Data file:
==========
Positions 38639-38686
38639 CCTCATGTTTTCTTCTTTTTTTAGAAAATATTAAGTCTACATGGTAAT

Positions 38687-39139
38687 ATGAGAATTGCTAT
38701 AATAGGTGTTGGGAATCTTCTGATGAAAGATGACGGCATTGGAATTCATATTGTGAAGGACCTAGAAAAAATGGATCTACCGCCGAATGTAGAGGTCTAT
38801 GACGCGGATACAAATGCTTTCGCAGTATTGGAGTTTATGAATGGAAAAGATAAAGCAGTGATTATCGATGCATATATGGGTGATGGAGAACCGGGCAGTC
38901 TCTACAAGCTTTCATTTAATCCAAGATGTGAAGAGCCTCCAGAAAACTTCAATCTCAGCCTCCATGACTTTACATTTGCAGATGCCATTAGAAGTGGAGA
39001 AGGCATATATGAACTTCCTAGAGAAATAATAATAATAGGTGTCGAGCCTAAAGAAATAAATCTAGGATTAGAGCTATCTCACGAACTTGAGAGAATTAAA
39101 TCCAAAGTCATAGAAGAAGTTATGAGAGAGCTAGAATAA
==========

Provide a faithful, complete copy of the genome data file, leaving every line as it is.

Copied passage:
Positions 38639-38686
38639 CCTCATGTTTTCTTCTTTTTTTAGAAAATATTAAGTCTACATGGTAAT

Positions 38687-39139
38687 ATGAGAATTGCTAT
38701 AATAGGTGTTGGGAATCTTCTGATGAAAGATGACGGCATTGGAATTCATATTGTGAAGGACCTAGAAAAAATGGATCTACCGCCGAATGTAGAGGTCTAT
38801 GACGCGGATACAAATGCTTTCGCAGTATTGGAGTTTATGAATGGAAAAGATAAAGCAGTGATTATCGATGCATATATGGGTGATGGAGAACCGGGCAGTC
38901 TCTACAAGCTTTCATTTAATCCAAGATGTGAAGAGCCTCCAGAAAACTTCAATCTCAGCCTCCATGACTTTACATTTGCAGATGCCATTAGAAGTGGAGA
39001 AGGCATATATGAACTTCCTAGAGAAATAATAATAATAGGTGTCGAGCCTAAAGAAATAAATCTAGGATTAGAGCTATCTCACGAACTTGAGAGAATTAAA
39101 TCCAAAGTCATAGAAGAAGTTATGAGAGAGCTAGAATAA